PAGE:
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As a total contrast to the vast majority of FX industry participants which experienced low volatility for the first nine months of 2014, Israel experienced a 45% upturn in FX volume when compared to the previous year.
Many sectors across many regions were affected by low volumes last year until volatility was restored in September, resulting in low volumes for a prolonged period of time within the interbank FX businesses, institutional firms, and retail FX segment.
Regardless of this, Israel’s FX market soldiered on undaunted, rising to an average of $6.4 billion in 2014, which, according to a report by Reuters, was assisted by a sharp rise in swap transactions by Israeli participants.
Overseas investors accounted for 31% of daily volume in 2014, which is a reduction from the 40% in 2013, a year in which overall daily volume was down by 16%. These figures make a clear distinction that traders from within Israel’s domestic market were very active last year.
Going back to 2010, overseas participants accounted for 63% of the total market, but the strength of the domestic economy has empowered Israeli investors, plus regulatory constraints on foreign investors have curtailed investment from overseas, much to the benefit of the FX market in Israel.
Former Bank of Israel governor Stanley Fischer’s conservative and prudent fiscal policy which led Israel’s economy from strength to strength during the times of the global financial crises led to an incrementally strengthening Shekel, and a nation with very low exposure to unserviceable debt, as well as more NASDAQ listed start up technology companies than all of Europe combined. Most of these firms specialize in medical science, computer software and water treatment, however Israel is also home to a substantial number of FX technology providers.
Although Israel’s FX market is dominated by the large banks, mainly Hapoalim and Leumi with trading activity regulated by the Bank of Israel, non-bank FX trading is relatively rare, and as yet the regulatory structure has not been finalized.
Currently, the regulatory methodology which had initially been scheduled to be implemented in October 2013, has been sent back to the Knesset Finance Committee for clarification of the language, and therefore is at best many month away from being implemented.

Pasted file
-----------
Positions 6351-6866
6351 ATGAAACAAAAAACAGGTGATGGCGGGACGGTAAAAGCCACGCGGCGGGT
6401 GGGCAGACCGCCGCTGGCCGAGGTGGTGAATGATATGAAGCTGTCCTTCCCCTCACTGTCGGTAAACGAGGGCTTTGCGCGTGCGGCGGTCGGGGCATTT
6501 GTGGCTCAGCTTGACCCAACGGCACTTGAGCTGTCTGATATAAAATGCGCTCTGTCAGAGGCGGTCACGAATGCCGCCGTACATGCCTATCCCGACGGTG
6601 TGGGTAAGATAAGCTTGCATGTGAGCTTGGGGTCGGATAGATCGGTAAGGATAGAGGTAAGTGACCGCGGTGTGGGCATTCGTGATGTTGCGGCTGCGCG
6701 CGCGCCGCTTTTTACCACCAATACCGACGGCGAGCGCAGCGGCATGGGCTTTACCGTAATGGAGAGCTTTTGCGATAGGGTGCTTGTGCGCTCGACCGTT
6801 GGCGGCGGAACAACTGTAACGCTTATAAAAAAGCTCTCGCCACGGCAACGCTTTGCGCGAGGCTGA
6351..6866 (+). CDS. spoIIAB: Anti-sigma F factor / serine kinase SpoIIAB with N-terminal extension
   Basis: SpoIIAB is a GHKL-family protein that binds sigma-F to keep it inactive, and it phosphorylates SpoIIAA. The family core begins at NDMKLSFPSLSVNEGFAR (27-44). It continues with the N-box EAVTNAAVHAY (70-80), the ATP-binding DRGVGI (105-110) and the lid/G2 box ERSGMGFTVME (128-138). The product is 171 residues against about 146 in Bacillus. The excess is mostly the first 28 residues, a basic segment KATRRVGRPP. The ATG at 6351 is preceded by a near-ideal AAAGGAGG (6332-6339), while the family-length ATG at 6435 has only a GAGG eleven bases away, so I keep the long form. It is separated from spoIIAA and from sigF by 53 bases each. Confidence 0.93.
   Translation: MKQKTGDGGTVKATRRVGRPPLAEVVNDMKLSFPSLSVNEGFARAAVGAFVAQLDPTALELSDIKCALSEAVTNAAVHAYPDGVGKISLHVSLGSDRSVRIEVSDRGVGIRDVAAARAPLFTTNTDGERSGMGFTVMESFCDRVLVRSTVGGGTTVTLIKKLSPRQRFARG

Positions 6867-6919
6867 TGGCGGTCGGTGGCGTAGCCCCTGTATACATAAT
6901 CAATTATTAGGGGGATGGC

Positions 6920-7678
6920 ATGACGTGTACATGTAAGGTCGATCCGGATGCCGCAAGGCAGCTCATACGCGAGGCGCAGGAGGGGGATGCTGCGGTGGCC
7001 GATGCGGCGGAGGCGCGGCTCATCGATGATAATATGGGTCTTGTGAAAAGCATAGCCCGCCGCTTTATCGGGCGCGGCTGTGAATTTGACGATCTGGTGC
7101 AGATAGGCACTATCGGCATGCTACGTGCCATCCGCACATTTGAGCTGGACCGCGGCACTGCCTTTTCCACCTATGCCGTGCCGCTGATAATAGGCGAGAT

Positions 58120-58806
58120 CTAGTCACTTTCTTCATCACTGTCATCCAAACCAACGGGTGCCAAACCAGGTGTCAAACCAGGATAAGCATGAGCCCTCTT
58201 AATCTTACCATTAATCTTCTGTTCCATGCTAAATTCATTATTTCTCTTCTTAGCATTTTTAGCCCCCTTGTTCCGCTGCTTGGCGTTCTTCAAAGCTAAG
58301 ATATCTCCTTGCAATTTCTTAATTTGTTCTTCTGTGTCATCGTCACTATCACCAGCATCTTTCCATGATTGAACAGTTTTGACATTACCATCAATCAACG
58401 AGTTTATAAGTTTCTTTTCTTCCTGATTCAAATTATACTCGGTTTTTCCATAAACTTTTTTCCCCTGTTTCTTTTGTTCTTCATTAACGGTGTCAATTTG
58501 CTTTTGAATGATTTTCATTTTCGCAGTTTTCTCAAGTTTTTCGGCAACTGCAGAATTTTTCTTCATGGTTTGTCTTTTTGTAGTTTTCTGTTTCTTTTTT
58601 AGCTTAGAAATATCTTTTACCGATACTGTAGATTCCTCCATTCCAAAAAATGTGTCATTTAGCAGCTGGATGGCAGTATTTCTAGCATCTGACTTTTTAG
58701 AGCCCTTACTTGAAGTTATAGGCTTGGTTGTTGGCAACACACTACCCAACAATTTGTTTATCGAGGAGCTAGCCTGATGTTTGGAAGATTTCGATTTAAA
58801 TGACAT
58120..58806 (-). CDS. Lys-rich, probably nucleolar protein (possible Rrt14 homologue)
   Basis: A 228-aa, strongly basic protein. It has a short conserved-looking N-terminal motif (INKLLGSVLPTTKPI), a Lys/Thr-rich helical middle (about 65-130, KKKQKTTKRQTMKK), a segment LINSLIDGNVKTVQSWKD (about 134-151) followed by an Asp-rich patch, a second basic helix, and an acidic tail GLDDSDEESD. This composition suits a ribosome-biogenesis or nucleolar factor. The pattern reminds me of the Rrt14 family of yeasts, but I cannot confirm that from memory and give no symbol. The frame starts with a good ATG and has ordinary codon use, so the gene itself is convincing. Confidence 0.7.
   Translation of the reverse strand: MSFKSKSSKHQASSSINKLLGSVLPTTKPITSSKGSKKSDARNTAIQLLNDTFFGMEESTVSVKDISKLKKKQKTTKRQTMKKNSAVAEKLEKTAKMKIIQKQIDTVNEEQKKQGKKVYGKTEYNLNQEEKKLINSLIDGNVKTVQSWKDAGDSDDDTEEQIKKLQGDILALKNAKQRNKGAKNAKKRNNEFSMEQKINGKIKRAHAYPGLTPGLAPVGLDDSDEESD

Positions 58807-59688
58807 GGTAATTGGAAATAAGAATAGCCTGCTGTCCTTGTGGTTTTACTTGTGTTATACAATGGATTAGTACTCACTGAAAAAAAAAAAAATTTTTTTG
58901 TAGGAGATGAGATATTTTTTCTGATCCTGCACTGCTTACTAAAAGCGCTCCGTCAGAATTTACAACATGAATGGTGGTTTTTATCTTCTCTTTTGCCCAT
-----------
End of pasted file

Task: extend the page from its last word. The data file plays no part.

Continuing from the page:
Furthermore, it remains unclear whether certain criteria within the regulatory proposals, for example leverage limitations, will affect brokers who provide services to non-Israeli traders, or only to those who take Israeli traders.
In an interview with LeapRate in October last year, Steven Kruger, General Counsel at FX technology company Leverate explained that “On August 3, 2014, the Finance Committee of the Knesset passed the Regulations (the “Regulations”) that were to govern Amendment 42 of the Securities Law, 1968. Although the legislation had been promulgated a while back the Regulations have been the main source of contention over last couple of years and the source of much speculation”
He continued “It that stage there was lots of frantic activity by FX providers to get clarification as to how they would conduct the business in light of the new regulations, however the regulations have been sent back to the Finance Committee for clarification of the language and so we are back to square one in terms of the time periods.”
“Once the Regulations have been passed onto the finance minister and signed they will enter into force six months after their publication in the Official Gazette. Accordingly the implementation of the Regulations are once again pretty far off.”
Against the currencies of Israel’s main trading partners, in terms of the nominal effective rate, the shekel weakened by 3.1 percent in 2014 and 5.7 percent since August, however major electronic trading networks and exchanges such as ICE are adding the Shekel to their trading instruments as this year begins, following an analysis by LeapRate’s Andrew Saks-McLeod in a TV interview during the summer of 2014, Israel’s economy continued to grow, with the strength of the currency and its desirability as a purchasing tool being as paramount as the demand for housing as construction booms in Israel.
According to data from Reuters, The central bank noted that swap transactions surged 87 percent to an average monthly level of $79 billion in 2014, and the Bank of Israel itself bought $7 billion in spot and forward transactions, $3.5 billion on which were part of a programme intended to offset the effects of natural gas production in the exchange rate.